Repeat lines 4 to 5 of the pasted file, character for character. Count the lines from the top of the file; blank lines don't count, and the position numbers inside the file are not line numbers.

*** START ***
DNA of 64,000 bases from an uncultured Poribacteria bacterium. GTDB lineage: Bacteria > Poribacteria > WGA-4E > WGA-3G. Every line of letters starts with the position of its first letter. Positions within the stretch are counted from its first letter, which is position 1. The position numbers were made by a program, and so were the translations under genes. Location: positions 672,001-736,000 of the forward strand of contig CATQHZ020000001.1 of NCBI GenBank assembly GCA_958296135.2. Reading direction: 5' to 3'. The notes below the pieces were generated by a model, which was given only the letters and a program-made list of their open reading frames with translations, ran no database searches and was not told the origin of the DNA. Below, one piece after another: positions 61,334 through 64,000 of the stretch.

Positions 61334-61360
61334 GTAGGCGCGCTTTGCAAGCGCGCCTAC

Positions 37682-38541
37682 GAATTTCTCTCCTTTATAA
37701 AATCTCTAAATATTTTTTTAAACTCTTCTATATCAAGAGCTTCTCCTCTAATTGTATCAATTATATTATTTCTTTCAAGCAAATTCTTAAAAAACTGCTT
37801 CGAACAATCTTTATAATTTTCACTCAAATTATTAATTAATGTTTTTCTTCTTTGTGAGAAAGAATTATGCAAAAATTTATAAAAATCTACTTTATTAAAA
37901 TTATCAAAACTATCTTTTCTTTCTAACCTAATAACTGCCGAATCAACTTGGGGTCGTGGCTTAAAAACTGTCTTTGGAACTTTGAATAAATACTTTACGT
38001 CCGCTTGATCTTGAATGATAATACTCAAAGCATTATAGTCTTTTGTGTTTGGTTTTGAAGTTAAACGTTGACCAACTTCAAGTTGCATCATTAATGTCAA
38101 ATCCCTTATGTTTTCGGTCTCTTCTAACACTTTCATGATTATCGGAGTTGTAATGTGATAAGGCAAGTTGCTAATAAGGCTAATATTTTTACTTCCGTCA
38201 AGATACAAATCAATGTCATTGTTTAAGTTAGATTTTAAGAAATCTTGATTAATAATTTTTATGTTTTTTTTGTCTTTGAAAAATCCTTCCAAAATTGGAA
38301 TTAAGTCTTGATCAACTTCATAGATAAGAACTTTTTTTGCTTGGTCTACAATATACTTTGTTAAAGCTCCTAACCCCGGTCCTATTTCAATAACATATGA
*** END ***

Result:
Positions 37682-38541
37682 GAATTTCTCTCCTTTATAA